Sunday will be the 50th anniversary of the Detroit race riots.
“Gun battles raged in Detroit’s streets. Snipers clashed with National Guardsmen and police. Many residents huddled for safety in their homes, while others — both black and white — looted businesses. Many of the businesses were then set ablaze.
“The riots engulfed the city beginning July 23, 1967, and continued for five days — one of many to hit the U.S. that summer. The violence prompted President Lyndon Johnson to send in federal troops to quell the upheaval.
“Forty-three people — 33 blacks and 10 whites — were killed. More than 7,000 people were arrested. Over 1,400 buildings were burned. Fifty years later, Detroit is still recovering.”
We’ll see a lot of news coverage this week and next, alongside laudatory prose of how much the country is doing to remember the events and will use them to assure we never repeat those times.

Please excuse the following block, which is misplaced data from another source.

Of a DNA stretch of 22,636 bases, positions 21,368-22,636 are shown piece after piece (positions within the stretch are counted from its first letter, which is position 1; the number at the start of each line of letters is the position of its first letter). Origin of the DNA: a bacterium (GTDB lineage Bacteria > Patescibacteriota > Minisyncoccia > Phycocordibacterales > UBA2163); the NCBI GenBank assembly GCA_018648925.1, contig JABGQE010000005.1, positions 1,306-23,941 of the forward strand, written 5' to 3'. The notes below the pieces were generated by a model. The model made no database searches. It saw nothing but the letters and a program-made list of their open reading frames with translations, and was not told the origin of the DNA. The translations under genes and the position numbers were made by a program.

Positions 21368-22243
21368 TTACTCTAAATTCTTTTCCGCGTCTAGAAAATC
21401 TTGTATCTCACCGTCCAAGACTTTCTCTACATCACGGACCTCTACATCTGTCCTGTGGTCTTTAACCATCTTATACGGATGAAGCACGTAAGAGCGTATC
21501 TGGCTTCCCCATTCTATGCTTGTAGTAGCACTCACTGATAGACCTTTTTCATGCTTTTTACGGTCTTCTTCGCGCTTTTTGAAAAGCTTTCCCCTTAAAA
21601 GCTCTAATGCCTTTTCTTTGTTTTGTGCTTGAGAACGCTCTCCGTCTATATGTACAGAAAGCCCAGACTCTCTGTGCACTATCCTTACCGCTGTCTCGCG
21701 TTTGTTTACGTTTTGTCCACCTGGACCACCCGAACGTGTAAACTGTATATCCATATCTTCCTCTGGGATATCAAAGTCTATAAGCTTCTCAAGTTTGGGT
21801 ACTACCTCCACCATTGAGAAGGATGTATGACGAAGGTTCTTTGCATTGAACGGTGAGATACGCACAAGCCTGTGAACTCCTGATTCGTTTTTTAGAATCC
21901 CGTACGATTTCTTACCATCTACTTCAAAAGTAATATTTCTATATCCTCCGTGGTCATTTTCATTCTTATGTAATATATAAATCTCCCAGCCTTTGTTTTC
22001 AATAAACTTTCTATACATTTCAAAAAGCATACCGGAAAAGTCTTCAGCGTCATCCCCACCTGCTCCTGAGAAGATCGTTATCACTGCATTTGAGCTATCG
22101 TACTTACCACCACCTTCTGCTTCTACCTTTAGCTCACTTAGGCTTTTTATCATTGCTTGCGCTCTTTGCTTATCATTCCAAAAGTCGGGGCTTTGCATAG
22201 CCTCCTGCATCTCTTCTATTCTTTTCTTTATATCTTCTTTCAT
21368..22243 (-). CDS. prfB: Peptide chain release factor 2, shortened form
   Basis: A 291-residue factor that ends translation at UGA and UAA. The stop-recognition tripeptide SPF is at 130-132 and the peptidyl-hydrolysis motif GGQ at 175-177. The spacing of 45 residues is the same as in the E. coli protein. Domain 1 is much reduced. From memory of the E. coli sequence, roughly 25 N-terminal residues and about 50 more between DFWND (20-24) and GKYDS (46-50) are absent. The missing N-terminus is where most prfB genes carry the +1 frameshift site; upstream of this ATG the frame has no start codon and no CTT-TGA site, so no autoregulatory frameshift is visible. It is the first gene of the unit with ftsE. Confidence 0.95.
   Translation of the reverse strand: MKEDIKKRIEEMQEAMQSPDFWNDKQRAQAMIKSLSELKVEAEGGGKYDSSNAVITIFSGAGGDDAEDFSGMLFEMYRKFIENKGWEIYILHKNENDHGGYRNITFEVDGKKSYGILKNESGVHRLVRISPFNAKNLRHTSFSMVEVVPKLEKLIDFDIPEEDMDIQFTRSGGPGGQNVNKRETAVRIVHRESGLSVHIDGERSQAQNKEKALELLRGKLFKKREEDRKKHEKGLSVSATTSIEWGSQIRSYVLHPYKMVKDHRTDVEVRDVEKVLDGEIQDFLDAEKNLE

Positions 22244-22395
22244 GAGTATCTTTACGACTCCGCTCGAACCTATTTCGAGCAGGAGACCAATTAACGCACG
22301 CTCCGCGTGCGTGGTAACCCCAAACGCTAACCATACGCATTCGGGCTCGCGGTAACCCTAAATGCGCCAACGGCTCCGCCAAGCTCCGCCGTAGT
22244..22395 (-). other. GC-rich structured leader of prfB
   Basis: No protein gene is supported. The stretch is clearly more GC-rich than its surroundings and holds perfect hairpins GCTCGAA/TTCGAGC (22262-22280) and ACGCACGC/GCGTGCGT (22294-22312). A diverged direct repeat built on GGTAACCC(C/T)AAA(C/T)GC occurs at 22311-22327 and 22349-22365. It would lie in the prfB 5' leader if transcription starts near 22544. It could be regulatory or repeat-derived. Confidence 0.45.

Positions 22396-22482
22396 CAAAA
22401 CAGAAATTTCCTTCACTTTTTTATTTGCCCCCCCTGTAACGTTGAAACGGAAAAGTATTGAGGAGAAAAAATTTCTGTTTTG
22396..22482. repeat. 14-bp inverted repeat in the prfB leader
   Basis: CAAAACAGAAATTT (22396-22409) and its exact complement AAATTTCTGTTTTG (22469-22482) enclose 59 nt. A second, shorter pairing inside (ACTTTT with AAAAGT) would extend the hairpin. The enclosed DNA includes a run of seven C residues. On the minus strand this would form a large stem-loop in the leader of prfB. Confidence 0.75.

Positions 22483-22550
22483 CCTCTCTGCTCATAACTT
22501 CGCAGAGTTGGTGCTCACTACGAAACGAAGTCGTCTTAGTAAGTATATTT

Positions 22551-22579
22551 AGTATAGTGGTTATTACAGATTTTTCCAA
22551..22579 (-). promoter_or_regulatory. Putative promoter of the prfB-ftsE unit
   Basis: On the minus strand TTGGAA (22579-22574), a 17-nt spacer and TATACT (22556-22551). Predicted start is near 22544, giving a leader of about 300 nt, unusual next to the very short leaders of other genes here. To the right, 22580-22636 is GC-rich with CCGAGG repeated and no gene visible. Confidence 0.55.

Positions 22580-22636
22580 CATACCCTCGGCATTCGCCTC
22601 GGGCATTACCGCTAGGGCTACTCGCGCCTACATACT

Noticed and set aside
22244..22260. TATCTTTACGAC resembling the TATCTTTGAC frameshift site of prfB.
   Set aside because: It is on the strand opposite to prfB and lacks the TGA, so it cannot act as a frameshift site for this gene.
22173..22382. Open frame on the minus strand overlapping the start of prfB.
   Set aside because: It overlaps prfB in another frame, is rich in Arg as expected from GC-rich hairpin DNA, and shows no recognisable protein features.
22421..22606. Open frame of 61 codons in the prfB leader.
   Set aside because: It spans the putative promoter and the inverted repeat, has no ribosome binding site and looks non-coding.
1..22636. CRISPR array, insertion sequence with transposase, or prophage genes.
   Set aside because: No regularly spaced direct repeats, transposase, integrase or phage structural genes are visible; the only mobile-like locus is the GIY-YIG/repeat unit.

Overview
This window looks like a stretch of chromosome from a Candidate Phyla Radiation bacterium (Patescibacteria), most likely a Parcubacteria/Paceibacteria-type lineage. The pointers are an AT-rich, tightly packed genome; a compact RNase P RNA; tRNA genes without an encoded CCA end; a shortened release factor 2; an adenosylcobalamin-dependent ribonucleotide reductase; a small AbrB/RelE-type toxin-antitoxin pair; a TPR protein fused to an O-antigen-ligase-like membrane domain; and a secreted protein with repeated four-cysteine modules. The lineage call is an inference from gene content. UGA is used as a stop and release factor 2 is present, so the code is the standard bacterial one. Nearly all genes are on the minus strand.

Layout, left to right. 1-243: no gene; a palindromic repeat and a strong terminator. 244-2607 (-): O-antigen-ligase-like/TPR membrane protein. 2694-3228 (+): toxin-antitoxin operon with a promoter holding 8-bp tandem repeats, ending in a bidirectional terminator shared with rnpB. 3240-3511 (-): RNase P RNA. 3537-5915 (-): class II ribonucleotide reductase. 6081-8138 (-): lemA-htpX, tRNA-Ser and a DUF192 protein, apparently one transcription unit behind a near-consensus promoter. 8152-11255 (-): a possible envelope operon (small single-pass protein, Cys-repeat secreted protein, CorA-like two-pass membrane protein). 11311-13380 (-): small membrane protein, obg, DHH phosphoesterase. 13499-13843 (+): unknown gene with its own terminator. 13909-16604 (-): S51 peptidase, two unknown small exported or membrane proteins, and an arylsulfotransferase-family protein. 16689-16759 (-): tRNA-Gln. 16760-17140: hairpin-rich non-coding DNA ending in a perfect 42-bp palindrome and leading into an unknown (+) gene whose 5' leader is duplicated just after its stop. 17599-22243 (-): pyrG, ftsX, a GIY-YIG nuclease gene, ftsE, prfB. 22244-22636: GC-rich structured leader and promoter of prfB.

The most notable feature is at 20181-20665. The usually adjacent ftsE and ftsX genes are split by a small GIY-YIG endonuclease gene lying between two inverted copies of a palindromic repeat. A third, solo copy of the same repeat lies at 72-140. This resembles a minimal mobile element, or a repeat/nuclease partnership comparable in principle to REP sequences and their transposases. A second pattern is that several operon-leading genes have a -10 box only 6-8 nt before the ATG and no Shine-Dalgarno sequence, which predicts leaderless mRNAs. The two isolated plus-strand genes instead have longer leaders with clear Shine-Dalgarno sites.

The Algiers Motel incident, for example, happened one fire-lit night of the racially charged 12th Street Riot. The building itself is gone and grass grows on its lot. There has never been a monument there to the lives lost but there will be soon.
About a century earlier and some 500 miles to the southeast, we made a different kind of history.
July 21, 1861: The Civil War’s first major battle erupted at Manassas, known as Bull Run, Virginia
July 22, 1862: President Lincoln presented the Emancipation Proclamation to his Cabinet
July 23, 1863: A skirmish at Manassas Gap, Virginia
July 24, 1864: The second Battle of Kernstown, Virginia
Today, we are tearing down monuments to that War. I wonder how long it will be before historical revisionists tear down the new monuments in Detroit.